After I had him for six weeks, my first horse died from a freak colic problem.

My mom loaned me money to buy another horse, which I had for about a year before it developed a serious lameness. Since I could not ride her, I sold her and from there on out began buying and selling horses.

Since I was delivering newspapers, I had first hand information on horses for sale in the classified adds. I would find good deals, call them, and see if I could talk my mom into taking me to look at the prospects. Sometimes they turned out to be duds, other times they were truly good deals. I would buy these horses, then ride them while I would have them for sale, then sell them. Some horses would be fairly close (5-10 miles or less), so I would ride my bicycle and check them out on my own.

Mike Daniels

Mike Daniels

There was a real good deal I found advertised, that I was able to snag before my mom got home from work. It had a simple add that read “mare for sale, $75.” I found out it was about 6-7 miles from my house, so I rode my 10-speed bike over to the place. The mare was kept next to a hog pen, and she was mimicking the hogs by rolling around in the mud. I scraped some of the mud off, and found out she was a nice black color with a white star, and only six years old.

Just as I put $25 down on her to hold her till I could come get her, a man in a nice 4×4 truck raced up and asked if the horse was still for sale. The horse owner pointed to me, and said that this kid just bought her. He was pretty bothered that a kid on a bike beat him to the deal. He offered the lady $150 for the horse, but she stuck to her deal with me. My mom was able to give me and my saddle a ride over to the horse the next day, so I could ride it to the place where I boarded my horses, about 10 miles or so away.

I sold that horse about two weeks later for $375 – pretty good profit for a kid who made about $90 a month selling newspapers. Being on a bike kept my expenses down. It was not a bad deal to pay others to haul my horses and me around. Sometimes the seller would even deliver the horse as part of the deal.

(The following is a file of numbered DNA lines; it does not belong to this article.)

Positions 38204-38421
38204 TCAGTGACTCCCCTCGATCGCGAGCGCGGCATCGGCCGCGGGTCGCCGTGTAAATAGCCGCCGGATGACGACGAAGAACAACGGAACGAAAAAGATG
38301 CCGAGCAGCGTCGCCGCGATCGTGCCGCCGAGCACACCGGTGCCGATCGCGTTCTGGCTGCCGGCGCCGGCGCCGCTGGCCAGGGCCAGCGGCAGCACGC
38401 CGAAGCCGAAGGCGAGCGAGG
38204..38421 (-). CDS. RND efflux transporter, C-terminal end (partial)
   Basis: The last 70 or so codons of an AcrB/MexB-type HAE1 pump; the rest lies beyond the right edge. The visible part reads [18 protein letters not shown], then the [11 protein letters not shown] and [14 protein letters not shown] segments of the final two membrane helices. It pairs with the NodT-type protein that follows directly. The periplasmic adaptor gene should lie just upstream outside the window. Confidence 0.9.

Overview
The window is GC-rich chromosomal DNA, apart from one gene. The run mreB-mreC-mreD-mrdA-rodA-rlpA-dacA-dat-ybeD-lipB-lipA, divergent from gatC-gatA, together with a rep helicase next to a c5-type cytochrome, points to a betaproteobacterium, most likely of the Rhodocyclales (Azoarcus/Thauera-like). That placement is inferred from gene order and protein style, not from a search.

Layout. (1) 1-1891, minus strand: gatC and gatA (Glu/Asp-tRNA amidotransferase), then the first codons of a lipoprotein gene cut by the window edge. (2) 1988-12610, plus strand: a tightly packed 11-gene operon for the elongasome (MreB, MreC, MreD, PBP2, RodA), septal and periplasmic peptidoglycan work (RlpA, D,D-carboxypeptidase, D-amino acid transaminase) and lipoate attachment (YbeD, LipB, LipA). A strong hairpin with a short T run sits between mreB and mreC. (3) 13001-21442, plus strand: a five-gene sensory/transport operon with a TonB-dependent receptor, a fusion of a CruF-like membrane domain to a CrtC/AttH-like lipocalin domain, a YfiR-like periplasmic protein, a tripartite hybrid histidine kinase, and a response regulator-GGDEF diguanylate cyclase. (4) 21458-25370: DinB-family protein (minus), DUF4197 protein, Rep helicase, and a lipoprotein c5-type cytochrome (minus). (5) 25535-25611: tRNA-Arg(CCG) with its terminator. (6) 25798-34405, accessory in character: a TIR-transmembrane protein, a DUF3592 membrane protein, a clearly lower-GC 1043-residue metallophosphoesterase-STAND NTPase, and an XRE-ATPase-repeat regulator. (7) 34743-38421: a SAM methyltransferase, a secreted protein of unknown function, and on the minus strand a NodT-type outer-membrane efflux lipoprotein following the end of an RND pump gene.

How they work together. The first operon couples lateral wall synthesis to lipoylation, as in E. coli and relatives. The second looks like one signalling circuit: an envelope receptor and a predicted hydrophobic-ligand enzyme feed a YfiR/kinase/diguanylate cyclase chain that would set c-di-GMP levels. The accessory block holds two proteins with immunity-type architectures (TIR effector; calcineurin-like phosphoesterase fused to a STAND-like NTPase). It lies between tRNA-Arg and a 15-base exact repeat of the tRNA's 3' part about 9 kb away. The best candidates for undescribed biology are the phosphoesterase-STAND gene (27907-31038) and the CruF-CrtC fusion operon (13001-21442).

There were times that I took a bus that happened to have one of its stops near a horse auction ring. I would pay someone to pick up me and whatever horses I bought at the sale. One day I got kind of excited, and bought more horses than I had money for at the auction. I called my mom and asked her if she could bail me out and cough up a little extra cash to pay for the horses. The only way I could get her to bail me out was to convince her that I bought one of these horses for her (boy, I had to think on my feet on that one).

One of the horses did work for her, and later on I helped find horses for my two younger brothers also. I had my mom try out some of the different horses I acquired, but she broke her wrist falling off one of my lively prospects, so I had to back off on using her as a lab test guinea pig. Although my mom would complain from time to time about taking me to see horse prospects, when she looked back she had mostly good memories of our escapades. Later on when I owned a horse rental business, I would come get her to ride in my rig with me to look for new prospects for my livery string.

Buying and selling horses like this helped me experience the many different types and dispositions they can have, as well as the situations they were kept in. It also showed me what a kid was capable of, if they are motivated to rise to the occasion. I remember being bothered by adults who looked down on me just because I was young. I remember a boarder at our barn saying to me “you shouldn’t be doing this sort of thing yet – you don’t even have any facial hair yet.” Maybe I should have asked him whether he would have rather had me throwing rocks at cars (maybe I never told him about that time in my life).
My experience in Minnesota later in life showed me kids who could play hard and work hard at a young age. I remember knowing a farmer there who had his sons operating old combines in tandem with his own machine coming down the field together. I about fell over when I saw his 10-year-old son step down off of one of the combines. Rick offered to me to ride in the combine with the fourth grader, Joshua, to watch him operate it. It seemed to me that he operated it as well as an adult. I was very impressed.

Some might feel that we are robbing a kid’s childhood by challenging them with work skills at a young age. I figure childhood can consist of selfishness, rebelliousness, or destruction, or it can consist of teachability, obedience, creativity, and imagination. I know from my own experience that I can have fun with all of the above, but the last four not only puts wings on my horsemanship, but puts wings on my life too.

They point me to a creative creator who took on a human body. The one who was a baby in a crib while he ran the universe at the same time. He showed us that those last four qualities of childhood need to be practiced by everyone at any age and be kept forever.

Mike Daniels is a horsemanship trainer and barefoot trimming specialist from Raymondville. Email: rlhorse58@yahoo.com.

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